Cubs outfielder Pederson feels like he's close to breaking slump
Several Cubs regulars began to show signs of life at the plate last week, but newcomer Joc Pederson is still lagging behind, with a .146 average after striking out in the second inning of Tuesday's game against the Mets.
Before the game, the former Dodgers outfielder spoke to reporters on a Zoom call about his slow start with the Cubs.
"Kind of hit me by surprise, especially the way I was feeling during spring," Pederson said. "It's a long season. It's not how you start. It's easier said than done, but I've been grinding with our hitting coaches and stuff and just getting back to the basics of what's made me successful. Probably about three or four days ago, I started to feel really good, hit some balls on the barrel."
Pederson led the majors with 8 home runs in the spring, so it seemed like he would be ready for a great debut after signing with the Cubs as a free agent. He said it was no consolation that every Cubs hitter started slowly.
"No, I think that honestly makes it worse," he said. "I think hitting's contagious. I think you saw Willy (Contreras) start us off and we kind of started clicking right behind that. You build off each other, never want to see your teammates struggle. We've got a good thing going. (Anthony) Rizzo's really swinging the bat well, (David) Bote, Javy (Baez), KB (Kris Bryant).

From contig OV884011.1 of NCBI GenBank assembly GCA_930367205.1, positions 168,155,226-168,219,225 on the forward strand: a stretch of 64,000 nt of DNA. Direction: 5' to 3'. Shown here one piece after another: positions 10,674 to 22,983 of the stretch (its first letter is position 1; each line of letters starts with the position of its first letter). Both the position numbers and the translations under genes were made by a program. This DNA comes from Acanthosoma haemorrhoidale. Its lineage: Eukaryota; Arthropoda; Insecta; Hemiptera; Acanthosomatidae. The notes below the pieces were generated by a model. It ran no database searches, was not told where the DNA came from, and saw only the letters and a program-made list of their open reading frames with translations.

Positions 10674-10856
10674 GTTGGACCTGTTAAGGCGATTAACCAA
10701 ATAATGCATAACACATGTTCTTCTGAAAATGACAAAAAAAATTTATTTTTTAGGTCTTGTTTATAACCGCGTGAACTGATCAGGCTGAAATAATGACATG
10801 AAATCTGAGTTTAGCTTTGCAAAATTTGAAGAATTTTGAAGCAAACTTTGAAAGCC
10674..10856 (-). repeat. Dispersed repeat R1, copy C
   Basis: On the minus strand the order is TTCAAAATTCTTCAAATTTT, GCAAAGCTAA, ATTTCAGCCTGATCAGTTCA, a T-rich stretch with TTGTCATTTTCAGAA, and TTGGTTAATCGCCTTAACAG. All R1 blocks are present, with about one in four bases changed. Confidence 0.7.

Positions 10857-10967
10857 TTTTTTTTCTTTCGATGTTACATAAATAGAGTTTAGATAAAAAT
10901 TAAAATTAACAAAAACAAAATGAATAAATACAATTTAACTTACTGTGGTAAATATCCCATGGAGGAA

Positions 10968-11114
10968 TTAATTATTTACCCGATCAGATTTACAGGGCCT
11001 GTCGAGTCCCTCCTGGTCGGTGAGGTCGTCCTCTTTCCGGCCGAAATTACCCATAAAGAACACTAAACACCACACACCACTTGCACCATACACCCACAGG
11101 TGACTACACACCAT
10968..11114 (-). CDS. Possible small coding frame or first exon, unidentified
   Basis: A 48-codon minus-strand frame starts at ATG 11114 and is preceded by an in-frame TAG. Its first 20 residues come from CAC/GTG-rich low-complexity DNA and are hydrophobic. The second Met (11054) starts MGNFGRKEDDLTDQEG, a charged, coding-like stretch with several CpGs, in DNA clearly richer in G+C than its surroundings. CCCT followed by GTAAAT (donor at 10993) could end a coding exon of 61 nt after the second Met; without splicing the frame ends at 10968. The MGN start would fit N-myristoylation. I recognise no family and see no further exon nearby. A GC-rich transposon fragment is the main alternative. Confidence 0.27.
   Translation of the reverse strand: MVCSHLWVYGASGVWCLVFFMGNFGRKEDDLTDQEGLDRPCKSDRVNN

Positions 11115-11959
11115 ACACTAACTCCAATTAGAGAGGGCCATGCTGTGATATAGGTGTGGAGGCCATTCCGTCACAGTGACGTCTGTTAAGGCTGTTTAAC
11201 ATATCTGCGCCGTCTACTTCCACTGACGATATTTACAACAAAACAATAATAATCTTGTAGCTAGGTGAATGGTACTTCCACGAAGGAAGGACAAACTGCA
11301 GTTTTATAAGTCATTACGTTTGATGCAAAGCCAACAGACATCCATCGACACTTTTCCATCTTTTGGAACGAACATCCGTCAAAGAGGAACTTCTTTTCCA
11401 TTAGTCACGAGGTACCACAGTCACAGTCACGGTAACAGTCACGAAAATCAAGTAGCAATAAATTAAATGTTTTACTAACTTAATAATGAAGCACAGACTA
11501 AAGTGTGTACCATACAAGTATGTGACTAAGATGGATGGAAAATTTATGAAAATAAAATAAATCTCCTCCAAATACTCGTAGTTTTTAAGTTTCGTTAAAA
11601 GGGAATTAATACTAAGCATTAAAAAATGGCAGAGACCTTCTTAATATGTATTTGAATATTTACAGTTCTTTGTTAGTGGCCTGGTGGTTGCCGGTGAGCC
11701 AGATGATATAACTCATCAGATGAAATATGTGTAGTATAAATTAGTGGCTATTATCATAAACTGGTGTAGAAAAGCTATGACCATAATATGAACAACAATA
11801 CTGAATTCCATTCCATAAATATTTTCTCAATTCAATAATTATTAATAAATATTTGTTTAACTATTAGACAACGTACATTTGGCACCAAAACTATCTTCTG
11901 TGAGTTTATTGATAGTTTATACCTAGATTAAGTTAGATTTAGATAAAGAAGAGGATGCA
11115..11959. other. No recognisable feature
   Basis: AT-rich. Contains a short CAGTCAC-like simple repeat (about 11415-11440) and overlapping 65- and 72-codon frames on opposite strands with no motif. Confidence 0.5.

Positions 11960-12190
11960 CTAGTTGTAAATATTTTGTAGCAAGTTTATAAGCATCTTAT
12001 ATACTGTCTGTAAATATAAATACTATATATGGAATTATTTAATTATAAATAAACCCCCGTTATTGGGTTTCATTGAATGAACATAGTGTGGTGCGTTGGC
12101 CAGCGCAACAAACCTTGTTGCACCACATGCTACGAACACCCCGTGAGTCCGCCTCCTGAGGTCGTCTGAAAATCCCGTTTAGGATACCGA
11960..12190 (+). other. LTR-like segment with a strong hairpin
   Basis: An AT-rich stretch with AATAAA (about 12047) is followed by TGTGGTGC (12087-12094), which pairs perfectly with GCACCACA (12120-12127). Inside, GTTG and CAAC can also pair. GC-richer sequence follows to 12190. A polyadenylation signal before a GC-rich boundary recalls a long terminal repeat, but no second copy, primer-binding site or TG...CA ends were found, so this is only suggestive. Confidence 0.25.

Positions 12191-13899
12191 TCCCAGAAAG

"So a lot of good things are happening. I know it was hard to watch the first two weeks and it's a lot harder on us not performing out there. The team's so talented, some special things can happen."
Pederson pointed to a couple of instances already in his career when he was able to recover from a poor performance. Last year, he hit .190 in the shortened season, then hit .382 with 2 home runs in the playoffs as the Dodgers won the World Series.
"There's light at the end of the tunnel," he said. "I was able to perform well in the playoffs after struggling a little bit. I got sent down in 2017, and would have been the World Series MVP a month later (had the Dodgers beat Houston).
"So I'm not too worried about not coming out of it. I know I'm a really good baseball player, so I'm not going to let 30 at-bats -- as frustrating and as much as it makes you feel you've never picked up a bat -- dictate how I feel about myself as a baseball player."